Same-sex experimentation doubled in the last 25 years

Relationship Reboot: The Strength Of Same-Sex Marriages
Relationship Reboot: The Strength Of Same-Sex Marriages

We've come a long way since the Stonewall.

A new study in Archives of Sexual Behavior finds that acceptance of same-sex experiences has quadrupled since the 1990s, and that the percentage of adults who have had at least one same-sex fling has doubled. The data suggest that America is leaning toward LGBT acceptance—and experimentation.

"These large shifts in both attitudes and behavior occurred over just 25 years," coauthor Jean Twenge, professor of psychology at San Diego State University, said in a press statement. "Without the strict social rules common in the past, Americans now feel more free to have sexual experiences they desire."

It's hard to say when exactly it became OK to be gay in America. To be sure, in some parts of the country same-sex relationships are still frowned upon, and we have a long way to go before LGBT individuals can feel as safe in this country as non-LGBT people. But culturally and politically, the United States has broadly come to accept same-sex relationships, and there's perhaps no greater proof to that than the fact that we now have marriage equality in all 50 states. At least one theory holds that social media was a major part of that shift.

"The global LGBT community has used Facebook, Twitter, Youtube and other platforms to shape people's attitudes towards LGBT issues," according to a recent paper published by the University of Maryland. "Via social media, LGBT groups have offered support to members of the community, and have gathered together the critical mass of voices that is needed to affect change, such as the legalization of gay marriage in the United States."

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But while it's hard to miss these sweeping social changes, it can be similarly difficult to quantify them. Prior studies have shown that support for same-sex marriage has steadily grown in the United States since 2001, but that doesn't always translate into the broader cultural feelings about same-sex relationships.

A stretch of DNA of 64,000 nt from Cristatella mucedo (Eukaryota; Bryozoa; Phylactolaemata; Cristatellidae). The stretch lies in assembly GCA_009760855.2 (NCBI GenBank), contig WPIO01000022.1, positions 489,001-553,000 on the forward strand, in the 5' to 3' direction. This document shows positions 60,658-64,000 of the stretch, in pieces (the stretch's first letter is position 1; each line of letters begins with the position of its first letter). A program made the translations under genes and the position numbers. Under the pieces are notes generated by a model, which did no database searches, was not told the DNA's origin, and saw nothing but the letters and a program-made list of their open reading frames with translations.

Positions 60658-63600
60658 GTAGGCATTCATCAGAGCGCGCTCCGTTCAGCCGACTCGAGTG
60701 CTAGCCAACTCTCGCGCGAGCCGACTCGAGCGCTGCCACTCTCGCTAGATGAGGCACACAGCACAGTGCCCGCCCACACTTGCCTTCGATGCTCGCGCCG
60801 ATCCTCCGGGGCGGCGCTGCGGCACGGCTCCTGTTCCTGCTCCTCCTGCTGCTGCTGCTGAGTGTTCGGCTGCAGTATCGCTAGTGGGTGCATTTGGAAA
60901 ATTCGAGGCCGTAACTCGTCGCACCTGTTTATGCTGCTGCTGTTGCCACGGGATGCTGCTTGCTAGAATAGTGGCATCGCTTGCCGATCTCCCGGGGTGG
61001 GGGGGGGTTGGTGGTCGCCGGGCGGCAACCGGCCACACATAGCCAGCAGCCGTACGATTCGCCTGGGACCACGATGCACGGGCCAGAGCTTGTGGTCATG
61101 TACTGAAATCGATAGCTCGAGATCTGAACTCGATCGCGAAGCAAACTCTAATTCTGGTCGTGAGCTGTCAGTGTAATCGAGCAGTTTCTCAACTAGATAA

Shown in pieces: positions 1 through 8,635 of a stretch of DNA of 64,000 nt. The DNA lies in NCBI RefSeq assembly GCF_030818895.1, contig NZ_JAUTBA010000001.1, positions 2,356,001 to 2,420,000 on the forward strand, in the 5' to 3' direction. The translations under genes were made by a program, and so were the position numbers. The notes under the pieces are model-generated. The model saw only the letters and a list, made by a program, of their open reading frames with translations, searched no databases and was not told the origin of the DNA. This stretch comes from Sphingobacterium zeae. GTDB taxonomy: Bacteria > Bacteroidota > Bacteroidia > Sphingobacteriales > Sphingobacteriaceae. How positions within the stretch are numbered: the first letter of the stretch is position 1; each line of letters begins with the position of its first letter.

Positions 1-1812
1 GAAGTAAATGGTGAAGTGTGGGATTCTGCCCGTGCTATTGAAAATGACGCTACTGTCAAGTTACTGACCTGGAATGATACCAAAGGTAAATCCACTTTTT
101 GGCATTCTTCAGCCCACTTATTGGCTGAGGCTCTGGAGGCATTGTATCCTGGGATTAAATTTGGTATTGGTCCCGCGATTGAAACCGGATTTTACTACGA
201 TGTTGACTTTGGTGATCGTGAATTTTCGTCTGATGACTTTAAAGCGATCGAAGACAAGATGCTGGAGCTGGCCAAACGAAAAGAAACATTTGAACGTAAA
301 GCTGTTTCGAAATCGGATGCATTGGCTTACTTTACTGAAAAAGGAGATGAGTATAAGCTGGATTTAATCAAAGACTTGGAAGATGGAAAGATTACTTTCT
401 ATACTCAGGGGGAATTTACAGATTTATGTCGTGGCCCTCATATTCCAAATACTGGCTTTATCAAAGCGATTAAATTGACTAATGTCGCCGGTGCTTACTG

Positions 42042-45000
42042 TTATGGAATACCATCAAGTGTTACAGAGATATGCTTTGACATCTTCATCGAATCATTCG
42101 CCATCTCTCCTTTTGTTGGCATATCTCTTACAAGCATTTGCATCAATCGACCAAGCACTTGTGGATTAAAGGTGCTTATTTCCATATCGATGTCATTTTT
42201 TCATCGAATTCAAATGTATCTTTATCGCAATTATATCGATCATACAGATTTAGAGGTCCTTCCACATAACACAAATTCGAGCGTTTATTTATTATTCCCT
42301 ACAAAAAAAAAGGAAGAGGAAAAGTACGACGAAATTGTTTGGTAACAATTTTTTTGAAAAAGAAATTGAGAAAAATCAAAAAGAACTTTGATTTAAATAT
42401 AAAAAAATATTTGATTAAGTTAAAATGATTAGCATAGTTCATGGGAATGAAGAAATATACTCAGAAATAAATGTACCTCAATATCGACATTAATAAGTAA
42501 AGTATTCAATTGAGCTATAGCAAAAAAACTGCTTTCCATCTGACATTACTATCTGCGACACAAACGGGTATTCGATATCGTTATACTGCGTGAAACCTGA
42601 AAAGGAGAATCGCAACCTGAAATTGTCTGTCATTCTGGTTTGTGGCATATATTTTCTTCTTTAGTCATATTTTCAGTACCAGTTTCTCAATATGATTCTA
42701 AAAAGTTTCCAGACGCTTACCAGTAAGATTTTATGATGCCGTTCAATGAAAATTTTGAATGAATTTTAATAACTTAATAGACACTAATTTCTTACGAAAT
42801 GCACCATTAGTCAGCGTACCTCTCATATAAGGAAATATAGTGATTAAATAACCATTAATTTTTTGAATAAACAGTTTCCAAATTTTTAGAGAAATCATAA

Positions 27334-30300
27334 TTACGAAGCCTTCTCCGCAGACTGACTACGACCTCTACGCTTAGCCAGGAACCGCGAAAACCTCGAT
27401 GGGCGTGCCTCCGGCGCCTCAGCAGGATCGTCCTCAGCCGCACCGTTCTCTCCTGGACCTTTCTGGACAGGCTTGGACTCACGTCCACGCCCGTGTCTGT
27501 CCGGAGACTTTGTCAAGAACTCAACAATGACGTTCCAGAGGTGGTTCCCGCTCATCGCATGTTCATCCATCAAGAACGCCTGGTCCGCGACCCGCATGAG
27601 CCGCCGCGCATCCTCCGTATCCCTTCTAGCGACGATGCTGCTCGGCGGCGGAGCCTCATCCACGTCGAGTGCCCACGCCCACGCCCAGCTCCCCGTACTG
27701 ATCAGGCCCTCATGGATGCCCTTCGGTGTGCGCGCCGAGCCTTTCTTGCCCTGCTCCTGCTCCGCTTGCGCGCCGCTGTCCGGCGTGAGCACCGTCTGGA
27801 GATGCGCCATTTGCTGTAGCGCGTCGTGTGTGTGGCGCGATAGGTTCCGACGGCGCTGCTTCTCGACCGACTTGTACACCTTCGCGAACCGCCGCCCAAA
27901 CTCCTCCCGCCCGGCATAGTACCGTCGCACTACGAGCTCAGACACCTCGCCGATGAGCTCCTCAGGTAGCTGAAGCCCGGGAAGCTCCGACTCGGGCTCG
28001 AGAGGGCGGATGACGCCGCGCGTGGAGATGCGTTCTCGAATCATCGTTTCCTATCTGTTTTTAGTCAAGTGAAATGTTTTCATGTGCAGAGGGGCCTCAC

This new study attempts to fill that gap with data from 33,728 individuals, collected regularly since 1972 as part of a nationally representative survey. Datasets on acceptance of same-sex sexual behavior have been collected since 1973, and the survey first began asking about sexual partners in 1989.

Between 1973 and 1990, the percentage of adults who believed "sexual relations between two adults of the same sex [was] not wrong at all" more or less stagnated at around 13 percent, but since then the numbers have skyrocketed. As of 2014, roughly 50 percent of all adults—and nearly two thirds of individuals between the ages of 18 and 29—say that they support sexual relations between two consenting adults, regardless of their genders.

Perhaps more interesting, however, is the number of participants who say that they themselves have had at least one same-sex sexual experience. Between 1990 and 2014, the percentage of adults who said they have had both male and female sexual partners increased from 3.1 percent to 7.7 percent. Among millennials, 7.5 percent of men and 12.2 percent of women have had at least one same-sex experience. Now this isn't to say that these individuals necessarily identify as LGBT—the study took into account only whether individuals had ever had a same-sex sexual experience, not their sexual identity.

A few trends emerged, too. Most of the increases in same-sex experiences clustered around whites from the South and Midwest, suggesting that regions of the United States that were historically hostile to LGBT rights have become more accepting. The study also found that women are more likely to experiment with other women when they are young, while age doesn't appear to be a factor for men.

In their paper, the authors suggest that this data could be important for public health officials who are trying to determine health disparities and the needs of the LGBT community. Non-monogamous men who have sex with men, for instance, are still considered one of the highest risk categories for HIV. Meanwhile, policy experts can use this data to assess the prevalence of discrimination and build public policy.

Regardless, the study confirms what anyone following the LGBT revolution probably suspected—since the '90s, the United States has become a fundamentally different country, both in its acceptance of others and in its willingness to push the limits of old taboos. "Millennials are markedly more accepting of same-sex behavior than GenX'ers were at the same age," Sherman says.

"But then, so are most adults."

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